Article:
their communities, based on rules of their own making, giving each 
community the flexibility to set its own terms about what is and is not 
permissible. Other conventions, like chatting in threads and posting 
images, are much the same as predecessor sites.

"We're building this way because we want people to find and join 
communities that they have a real connection to, and these are really 
our first measures to address the problems in the way of getting there," 
Mr. McComas said.

He is also expanding Imzy slowly — people need an invitation to 
participate, and users can invite only a handful of others once they 
have joined. Imzy has partnered with other culture groups and 
celebrities, including the "Girls" creator Lena Dunham, to bring their 
own internet fan bases to the platform.

"Everyone becomes their Mr. Hyde selves on the internet," said Shawn 
Kittelsen, creative director of Feral Audio, a podcast network that is 
working closely with Imzy to start an online community for its 
listeners. "The bottom line is, do you have a system to help manage the 
bad eggs so that they don't ruin the experience for everyone else?"

Imzy has a hard road ahead before reaching the mainstream. The site 
hosts 15,000 users, and 20,000 more are on the waiting list, a paltry 
number compared with the hundreds of millions of users who visit Reddit 
and other competing sites.

For revenue, Imzy does not rely on advertising. The start-up will 
function partly on "tips" from users, who can also donate money to 
support their individual communities. The start-up will eventually open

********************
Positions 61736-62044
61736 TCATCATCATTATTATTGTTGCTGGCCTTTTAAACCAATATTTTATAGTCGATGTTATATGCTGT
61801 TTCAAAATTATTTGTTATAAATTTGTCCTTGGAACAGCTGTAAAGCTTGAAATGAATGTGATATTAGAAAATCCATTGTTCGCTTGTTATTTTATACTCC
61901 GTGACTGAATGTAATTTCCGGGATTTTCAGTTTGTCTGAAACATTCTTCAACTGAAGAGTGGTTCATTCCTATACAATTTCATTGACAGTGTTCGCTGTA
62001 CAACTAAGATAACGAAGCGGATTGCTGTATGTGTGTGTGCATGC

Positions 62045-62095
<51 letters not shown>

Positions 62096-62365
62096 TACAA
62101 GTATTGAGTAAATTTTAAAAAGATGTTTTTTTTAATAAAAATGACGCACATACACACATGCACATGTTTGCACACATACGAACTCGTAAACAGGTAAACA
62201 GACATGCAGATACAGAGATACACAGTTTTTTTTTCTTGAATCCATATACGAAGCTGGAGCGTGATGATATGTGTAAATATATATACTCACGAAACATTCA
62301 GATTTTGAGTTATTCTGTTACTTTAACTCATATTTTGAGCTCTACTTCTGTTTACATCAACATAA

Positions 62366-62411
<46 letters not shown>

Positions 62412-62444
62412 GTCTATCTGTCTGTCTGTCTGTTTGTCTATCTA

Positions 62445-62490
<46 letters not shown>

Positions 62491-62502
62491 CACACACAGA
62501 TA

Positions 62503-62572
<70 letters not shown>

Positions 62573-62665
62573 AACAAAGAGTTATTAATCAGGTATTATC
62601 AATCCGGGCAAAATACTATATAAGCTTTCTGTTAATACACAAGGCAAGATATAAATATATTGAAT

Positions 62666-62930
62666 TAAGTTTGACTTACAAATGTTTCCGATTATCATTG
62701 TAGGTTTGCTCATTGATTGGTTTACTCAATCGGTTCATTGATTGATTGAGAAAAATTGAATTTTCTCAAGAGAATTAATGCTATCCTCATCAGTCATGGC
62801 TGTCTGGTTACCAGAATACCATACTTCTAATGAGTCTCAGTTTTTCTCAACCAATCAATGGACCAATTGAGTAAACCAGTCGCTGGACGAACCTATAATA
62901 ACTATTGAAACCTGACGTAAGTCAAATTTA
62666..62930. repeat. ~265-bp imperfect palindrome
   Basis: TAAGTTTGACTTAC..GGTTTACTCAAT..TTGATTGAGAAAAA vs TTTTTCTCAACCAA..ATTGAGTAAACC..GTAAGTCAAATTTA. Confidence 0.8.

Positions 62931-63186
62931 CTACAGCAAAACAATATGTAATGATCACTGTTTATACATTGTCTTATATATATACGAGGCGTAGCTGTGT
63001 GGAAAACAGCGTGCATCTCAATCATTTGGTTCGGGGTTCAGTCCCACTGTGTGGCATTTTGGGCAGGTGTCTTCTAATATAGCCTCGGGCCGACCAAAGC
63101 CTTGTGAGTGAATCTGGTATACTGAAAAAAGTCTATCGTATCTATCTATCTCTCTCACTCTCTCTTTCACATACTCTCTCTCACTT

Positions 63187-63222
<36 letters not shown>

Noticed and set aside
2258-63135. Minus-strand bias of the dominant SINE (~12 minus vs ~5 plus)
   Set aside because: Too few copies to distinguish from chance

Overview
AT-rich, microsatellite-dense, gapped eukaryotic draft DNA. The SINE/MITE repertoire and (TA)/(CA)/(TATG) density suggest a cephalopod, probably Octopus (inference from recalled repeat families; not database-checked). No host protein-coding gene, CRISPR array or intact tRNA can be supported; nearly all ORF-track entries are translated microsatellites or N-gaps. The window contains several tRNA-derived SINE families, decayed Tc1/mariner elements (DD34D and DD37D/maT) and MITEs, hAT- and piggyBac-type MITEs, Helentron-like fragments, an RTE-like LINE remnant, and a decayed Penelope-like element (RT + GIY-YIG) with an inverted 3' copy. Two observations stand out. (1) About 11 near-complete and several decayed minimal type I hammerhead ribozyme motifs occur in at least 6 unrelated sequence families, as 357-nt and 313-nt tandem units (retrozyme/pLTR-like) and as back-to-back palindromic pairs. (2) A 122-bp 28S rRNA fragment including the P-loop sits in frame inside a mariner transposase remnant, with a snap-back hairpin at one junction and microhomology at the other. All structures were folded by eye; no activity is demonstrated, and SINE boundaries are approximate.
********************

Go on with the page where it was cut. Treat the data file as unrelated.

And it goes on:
up its developer platform — which programmers can use to build new 
features into their community — and that could become its future 
business model. Imzy, based in Salt Lake City, has raised $3 million 
from investors including Charles River Ventures and O'Reilly AlphaTech 
Ventures.

Gina Bianchini, chief executive of the online community platform 
Mightybell and co-founder of Ning, another community site, is skeptical 
about whether Imzy will take off.

"This is a classic situation where someone thinks that the thing that 
worked in 2006 will work in 2016 if they clean up the design and make it 
‘nicer,'" she said. "Over a decade later and there is no Reddit-killer. 
There's a reason for that."

Imzy is not the only one trying to root out hostility and trolling in 
its online community. Jack Dorsey, chief executive of Twitter, has vowed 
to make curbing harassment on the network a top priority. And since Mr. 
McComas left Reddit in July (because of differences about how the site 
should be run), the company has begun introducing tools that let users 
block abusive members and enacted a new set of rules that prohibits 
posting items that "violate a common sense of decency."

Reddit declined to comment on the terms of Mr. McComas's departure.

"The value of Reddit is an experience that shows the real discussions 
that people are having on almost every imaginable topic," Alexis 
Ohanian, co-founder of Reddit, said in a statement. "As with any large, 
dynamic, community platform of engaged users expressing themselves, we 
are bound to see the spectrum of public opinion, from extreme views to 
everyday acts of kindness and humanity."

Imzy's supporters know Mr. McComas's ambitions are high. But they see 
the company's business model, which is not reliant on advertising, as a 
potential strength.

"We see an opportunity for a new media platform to be created that 
enables moderators to make a living on the platform," said Saar Gur, a 
partner at Charles River Ventures and an Imzy investor. "We haven't seen 
anyone yet build a community platform that truly is a platform with a 
developer community."

If Imzy does indeed become large enough to be the next Reddit, Mr. 
McComas said it would have a greater chance at success because he is 
tackling cultural problems head on, rather than further down the line.

"That's where things went wrong for Reddit," he said. "It didn't get its 
start by really thinking about the community. You have to focus on all 
of this from the beginning."